The White House, 1600 Pennsylvania Avenue, Washington, D. C.  20500

Include the name and address of the birthday person, the exact date of their birthday, their age, and the name and daytime phone number of the person making the request.

And on the subject of birthdays, a dear friend of mine had her 60th (diamond) birthday this week.  You know who you are.  Happy Birthday!

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Happy Birthday America!

When my children were small, I used to take them to a small town near where we lived in Michigan to see the annual 4th of July parade.  It wasn’t on the grand scale of the National Independence Day Parade in Washington D. C., but it was a fun celebration of the real meaning of the holiday just the same.

There were bands playing, veteran’s units marching, floats decorated in red, white, and blue with people throwing candy to the children, people on horses, local celebrities, and a whole lot of flag waving.  Usually Uncle Sam would make an appearance too.

Because it was in a rural agricultural area, there were quite a few tractors and one of my sons renamed it the “tractor parade”.  But every year, we went to be a part of the pomp and circumstance of the day.

This July 4th will be our country’s 238th celebration of the birth of American independence from the Kingdom of Great Britain…it’s our country’s birthday.

Back in 1776, there were just the 13 original colonies which numbered 2.5 million people…Delaware, Pennsylvania, New Jersey, Georgia, Connecticut, Massachusetts Bay, Maryland, South Carolina, New Hampshire, Virginia, New York, North Carolina, and Rhode Island and Providence Plantations.

The governing body of these 13 colonies was the Second Continental Congress and the president of the Second Continental Congress was a man named John Hancock.  As you know, Mr. Hancock is famous for his fancy signing of the Declaration of Independence that made “John Hancock” a synonym for signature.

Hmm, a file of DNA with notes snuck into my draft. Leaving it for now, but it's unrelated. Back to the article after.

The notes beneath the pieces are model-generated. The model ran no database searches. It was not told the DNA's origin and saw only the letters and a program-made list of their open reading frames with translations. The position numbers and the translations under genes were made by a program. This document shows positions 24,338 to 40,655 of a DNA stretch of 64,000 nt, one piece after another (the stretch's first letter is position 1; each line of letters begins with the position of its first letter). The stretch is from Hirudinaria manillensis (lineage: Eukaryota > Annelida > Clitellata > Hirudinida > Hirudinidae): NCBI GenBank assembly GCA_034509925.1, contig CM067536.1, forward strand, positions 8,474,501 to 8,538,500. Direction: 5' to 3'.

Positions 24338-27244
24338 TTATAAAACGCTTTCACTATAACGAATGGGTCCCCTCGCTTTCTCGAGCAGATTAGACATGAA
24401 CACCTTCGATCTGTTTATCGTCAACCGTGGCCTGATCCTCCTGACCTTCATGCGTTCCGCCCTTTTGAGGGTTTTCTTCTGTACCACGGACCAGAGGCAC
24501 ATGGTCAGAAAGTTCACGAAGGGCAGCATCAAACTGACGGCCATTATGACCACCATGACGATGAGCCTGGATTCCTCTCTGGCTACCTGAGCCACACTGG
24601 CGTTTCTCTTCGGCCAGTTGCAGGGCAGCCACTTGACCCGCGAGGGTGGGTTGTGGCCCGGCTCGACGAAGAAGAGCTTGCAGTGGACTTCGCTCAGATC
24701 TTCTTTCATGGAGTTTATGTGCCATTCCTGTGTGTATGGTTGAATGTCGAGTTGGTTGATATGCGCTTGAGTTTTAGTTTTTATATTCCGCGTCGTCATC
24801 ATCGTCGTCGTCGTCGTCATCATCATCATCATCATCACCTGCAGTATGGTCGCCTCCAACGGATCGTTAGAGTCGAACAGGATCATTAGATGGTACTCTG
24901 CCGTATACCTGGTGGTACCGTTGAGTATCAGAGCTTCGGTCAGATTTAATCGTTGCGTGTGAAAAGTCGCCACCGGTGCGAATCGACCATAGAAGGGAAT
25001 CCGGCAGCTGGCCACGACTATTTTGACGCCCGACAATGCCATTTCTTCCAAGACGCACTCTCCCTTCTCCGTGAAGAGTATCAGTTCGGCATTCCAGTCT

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I’m proud to tell you that an American author had a great influence on the people of the colonies before our declaration of independence.  Thomas Paine, who was also a political activist and philosopher, wrote a little pamphlet called “Common Sense”and published it in January of 1776.

In his best-selling 48 page pamphlet, Mr. Paine challenged the authority of the British Government and talked in plain language about the advantages and need for immediate independence.  He used Biblical references to make his case for seeking independence from British rule.

Independence from Britain was the hottest issue of the day and in addition to selling thousands of copies, “Common Sense” was read at taverns and public gatherings.  It is said that George Washington even read it to his troops.

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In June of 1776, a delegate from Virginia, Richard Henry Lee, introduced a motion calling for the colonies’ independence.  There was heated debate on the subject by the Second Continental Congress, and then a five-man committee was created to draft a formal resolution for independence from British rule.

These five men were John Adams of Massachusetts, Roger Sherman of Connecticut, Robert Livingston of New York, Benjamin Franklin of Pennsylvania and Thomas Jefferson of Virginia.  Together they created a general outline and then Thomas Jefferson wrote the first draft of the Declaration of Independence. Declaration of Independence 004

That first July celebration of independence was a bit different from the ones we have today with picnics, parades and fireworks.  Mock funerals for King George III were held to symbolize the end of the monarchy’s power over America, and colonists also celebrated with bonfires, concerts, and public readings of the Declaration of Independence.

However you celebrate with your loved ones this Friday, please remember that we have the freedoms we do in this country because of the vision, leadership, patriotism and sacrifice of our forefathers.